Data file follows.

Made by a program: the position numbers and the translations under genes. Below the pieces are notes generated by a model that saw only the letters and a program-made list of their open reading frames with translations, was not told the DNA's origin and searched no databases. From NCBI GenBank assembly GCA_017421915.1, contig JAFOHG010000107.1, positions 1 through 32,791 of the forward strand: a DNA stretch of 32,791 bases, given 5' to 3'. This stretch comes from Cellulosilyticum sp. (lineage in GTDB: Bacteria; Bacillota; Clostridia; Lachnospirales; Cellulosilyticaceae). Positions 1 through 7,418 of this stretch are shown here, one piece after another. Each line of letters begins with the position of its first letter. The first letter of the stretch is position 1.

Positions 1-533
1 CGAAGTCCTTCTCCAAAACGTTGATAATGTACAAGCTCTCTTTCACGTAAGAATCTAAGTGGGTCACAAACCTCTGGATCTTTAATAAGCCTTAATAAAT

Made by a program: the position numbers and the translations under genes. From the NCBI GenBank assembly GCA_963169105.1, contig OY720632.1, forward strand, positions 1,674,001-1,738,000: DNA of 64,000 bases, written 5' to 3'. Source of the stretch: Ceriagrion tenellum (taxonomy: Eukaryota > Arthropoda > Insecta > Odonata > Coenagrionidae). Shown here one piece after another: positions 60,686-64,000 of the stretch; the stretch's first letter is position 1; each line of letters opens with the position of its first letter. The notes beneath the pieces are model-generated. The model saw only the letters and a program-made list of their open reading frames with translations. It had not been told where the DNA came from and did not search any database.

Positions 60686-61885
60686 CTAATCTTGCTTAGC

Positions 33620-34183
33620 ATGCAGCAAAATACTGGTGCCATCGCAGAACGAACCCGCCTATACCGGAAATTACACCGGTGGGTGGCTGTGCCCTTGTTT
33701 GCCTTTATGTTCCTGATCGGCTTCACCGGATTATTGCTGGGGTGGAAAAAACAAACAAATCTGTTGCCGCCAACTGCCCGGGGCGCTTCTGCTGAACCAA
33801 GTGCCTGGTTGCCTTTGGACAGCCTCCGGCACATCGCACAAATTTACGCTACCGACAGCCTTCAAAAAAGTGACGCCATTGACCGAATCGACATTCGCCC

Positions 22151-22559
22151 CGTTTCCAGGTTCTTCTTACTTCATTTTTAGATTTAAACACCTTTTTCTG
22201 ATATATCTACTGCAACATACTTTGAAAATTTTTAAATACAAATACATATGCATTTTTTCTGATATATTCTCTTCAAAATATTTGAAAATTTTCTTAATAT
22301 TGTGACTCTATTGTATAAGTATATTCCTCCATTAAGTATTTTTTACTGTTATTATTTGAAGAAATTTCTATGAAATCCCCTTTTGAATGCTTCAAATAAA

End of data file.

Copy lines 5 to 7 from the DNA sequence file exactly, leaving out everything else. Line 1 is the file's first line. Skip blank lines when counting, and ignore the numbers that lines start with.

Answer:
Positions 60686-61885
60686 CTAATCTTGCTTAGC

Positions 33620-34183